There are many scenarios that could play themselves out at the Republican National Convention this July, but here is one that I thought I’d flag. Suppose the loser claims that he was cheated out of the nomination by a manipulation of the rules, questionable rulings on delegate credentials, etc. A lawsuit challenging the official result would almost certainly go nowhere, but . . .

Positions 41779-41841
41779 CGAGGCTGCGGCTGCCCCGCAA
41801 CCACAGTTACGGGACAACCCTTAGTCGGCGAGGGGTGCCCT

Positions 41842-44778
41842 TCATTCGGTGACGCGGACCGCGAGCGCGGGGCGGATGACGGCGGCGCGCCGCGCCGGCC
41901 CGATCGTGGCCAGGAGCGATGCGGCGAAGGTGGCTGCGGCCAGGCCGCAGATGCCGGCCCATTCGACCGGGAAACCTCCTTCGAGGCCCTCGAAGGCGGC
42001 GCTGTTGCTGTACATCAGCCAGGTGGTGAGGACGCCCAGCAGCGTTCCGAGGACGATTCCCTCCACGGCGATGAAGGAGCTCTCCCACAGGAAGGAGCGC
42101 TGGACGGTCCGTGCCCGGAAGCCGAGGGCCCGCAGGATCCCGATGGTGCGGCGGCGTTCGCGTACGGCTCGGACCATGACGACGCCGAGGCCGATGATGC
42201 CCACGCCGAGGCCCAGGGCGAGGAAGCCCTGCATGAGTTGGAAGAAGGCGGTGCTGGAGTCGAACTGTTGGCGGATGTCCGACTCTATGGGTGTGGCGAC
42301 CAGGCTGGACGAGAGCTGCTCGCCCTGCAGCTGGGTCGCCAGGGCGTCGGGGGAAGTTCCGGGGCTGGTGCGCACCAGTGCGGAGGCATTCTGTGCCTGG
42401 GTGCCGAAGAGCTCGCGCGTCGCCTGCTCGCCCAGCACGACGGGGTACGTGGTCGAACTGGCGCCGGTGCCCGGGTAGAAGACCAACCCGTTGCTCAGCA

How does a state official decide who is the Republican nominee for President? This is almost always a ministerial task, but what if the loser argues to, say, the Secretary of State of Florida that he was the real winner of the nomination and should appear on the ballot. (Kind of like the medieval period where there were two Popes each claiming that the other was not legitimate.) Does that Secretary of State have the discretion to decide who won? If so, how would she decide? And if that decision were challenged by another candidate, on what basis would a state court overturn that decision?